John and I are in our Dakota kitchen in the middle of the night.
Three cats: Sasha, Micha and Charo are looking up at John, who is making tea for us two.
Sasha is all white, Micha is all black. They are both gorgeous, classy Persian cats. Charo, on the other hand, is a mutt. John used to have a special love for Charo. “You’ve got a funny face, Charo!” he would say and pat her.
“Yoko, Yoko, you’re supposed to first put the tea bags in, and then the hot water.” John took the role of the teamaker, for being English. So I gave up doing it. It was nice to be up in the middle of the night, when there’s no sound in the house, and sip the tea John would make.
One night, however, John came up with “I was talking to Aunt Mimi this afternoon and she says you are supposed to put the hot water in first. Then the tea bag. I could swear she taught me to put the tea bag in first, but…”
“So all this time, we were doing it wrong?”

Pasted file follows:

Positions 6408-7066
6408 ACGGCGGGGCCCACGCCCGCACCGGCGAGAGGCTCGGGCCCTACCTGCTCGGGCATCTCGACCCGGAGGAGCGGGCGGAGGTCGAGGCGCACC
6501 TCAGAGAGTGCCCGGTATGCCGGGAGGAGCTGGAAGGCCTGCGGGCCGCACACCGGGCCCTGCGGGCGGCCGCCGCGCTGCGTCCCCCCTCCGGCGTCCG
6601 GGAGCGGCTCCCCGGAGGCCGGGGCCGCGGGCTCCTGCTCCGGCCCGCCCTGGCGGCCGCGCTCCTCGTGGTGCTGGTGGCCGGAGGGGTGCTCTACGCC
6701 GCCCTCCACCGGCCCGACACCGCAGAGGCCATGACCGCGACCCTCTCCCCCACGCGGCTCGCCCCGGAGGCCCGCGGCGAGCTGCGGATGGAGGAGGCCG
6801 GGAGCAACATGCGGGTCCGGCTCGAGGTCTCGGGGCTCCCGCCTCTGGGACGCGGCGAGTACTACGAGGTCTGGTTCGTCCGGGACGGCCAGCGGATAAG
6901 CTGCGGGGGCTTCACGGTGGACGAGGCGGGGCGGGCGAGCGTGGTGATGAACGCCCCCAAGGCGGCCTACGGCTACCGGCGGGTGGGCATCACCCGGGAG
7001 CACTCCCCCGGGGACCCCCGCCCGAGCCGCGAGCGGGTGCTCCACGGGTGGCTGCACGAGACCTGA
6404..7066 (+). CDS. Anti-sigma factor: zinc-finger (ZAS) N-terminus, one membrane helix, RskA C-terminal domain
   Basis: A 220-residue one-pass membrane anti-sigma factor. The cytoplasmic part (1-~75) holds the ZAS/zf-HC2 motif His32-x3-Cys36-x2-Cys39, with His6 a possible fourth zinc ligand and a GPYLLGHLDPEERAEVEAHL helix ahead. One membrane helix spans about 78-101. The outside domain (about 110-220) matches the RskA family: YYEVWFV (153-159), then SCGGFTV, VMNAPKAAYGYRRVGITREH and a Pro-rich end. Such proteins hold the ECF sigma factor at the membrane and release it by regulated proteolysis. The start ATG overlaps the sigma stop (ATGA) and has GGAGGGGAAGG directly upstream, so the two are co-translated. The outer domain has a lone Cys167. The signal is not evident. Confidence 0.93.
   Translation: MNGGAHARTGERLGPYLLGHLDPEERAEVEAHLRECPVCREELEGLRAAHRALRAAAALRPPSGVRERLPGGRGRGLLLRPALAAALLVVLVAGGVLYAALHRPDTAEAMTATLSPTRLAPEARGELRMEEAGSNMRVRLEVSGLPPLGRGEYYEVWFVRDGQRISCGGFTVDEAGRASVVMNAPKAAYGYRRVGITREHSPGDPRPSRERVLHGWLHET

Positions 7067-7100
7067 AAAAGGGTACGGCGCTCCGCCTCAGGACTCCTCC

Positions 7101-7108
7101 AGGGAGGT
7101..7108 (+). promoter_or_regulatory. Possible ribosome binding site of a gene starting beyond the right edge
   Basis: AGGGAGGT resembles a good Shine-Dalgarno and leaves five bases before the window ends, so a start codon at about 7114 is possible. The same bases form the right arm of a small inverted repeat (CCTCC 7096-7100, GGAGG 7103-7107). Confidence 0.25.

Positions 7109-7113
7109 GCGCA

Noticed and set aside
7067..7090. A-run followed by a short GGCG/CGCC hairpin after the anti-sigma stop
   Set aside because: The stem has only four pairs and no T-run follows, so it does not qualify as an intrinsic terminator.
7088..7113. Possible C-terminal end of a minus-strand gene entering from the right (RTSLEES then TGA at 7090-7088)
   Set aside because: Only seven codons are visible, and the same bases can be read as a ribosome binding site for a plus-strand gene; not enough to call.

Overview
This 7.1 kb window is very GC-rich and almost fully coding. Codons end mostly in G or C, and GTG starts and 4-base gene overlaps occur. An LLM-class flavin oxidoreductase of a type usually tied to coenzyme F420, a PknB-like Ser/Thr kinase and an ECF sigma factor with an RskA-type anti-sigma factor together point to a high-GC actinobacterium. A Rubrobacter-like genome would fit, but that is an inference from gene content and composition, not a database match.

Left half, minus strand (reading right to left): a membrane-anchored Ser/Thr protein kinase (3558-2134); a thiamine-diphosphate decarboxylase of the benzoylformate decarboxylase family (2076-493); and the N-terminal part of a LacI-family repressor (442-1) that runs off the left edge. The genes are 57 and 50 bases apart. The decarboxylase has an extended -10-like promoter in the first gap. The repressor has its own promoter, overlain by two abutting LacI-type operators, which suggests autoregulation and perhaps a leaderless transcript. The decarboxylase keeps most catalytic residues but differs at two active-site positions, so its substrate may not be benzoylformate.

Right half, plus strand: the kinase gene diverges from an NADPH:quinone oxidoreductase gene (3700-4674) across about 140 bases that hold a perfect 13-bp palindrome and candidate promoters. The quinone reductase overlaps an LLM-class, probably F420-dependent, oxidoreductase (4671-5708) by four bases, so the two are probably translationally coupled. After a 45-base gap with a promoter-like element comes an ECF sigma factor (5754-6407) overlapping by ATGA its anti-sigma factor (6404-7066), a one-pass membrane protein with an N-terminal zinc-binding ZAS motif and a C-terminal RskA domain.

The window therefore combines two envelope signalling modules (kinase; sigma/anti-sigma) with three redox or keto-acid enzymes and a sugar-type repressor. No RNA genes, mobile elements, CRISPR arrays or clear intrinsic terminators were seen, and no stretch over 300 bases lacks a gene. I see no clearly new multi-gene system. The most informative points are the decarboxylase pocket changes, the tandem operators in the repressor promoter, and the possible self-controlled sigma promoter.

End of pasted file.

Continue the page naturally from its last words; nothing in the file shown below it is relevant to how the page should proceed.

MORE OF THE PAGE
We both cracked up. That was in 1980. Neither of us knew that it was to be the last year of our life together.
This year would have been the 70th birthday year for John if only he was here. But people are not questioning if he is here or not. They just love him and are keeping him alive with their love. I’ve received notes from all corners of the world to let me know that they were celebrating this year to thank John for having given us so much in his forty short years on earth.
The most important gift we received from him was not words, but deeds. He believed in Truth, and had dared to speak up. We all knew that he upset certain powerful people with it. But that was John. He couldn’t have been in any other way. If he were here now, I think he would have shouted so we can all hear it. That truth was important. Because without knowing all the truth of what we did, we could not achieve world peace.
On this day, the day he was assassinated for being a truth seeker and a communicator, what I remember is the night we both cracked up drinking tea.
They say teenagers laugh with a drop of a hat. But nowadays I see many teenagers angry and sad at each other. John and I were hardly teenagers. But my memory of us is that we were a couple who laughed.
Yoko Ono Lennon
December 8th, 2010
This blog was originally posted on imaginepeace.com, in honour of the 30th anniversary of John Lennon’s murder. All words were written by Yoko Ono.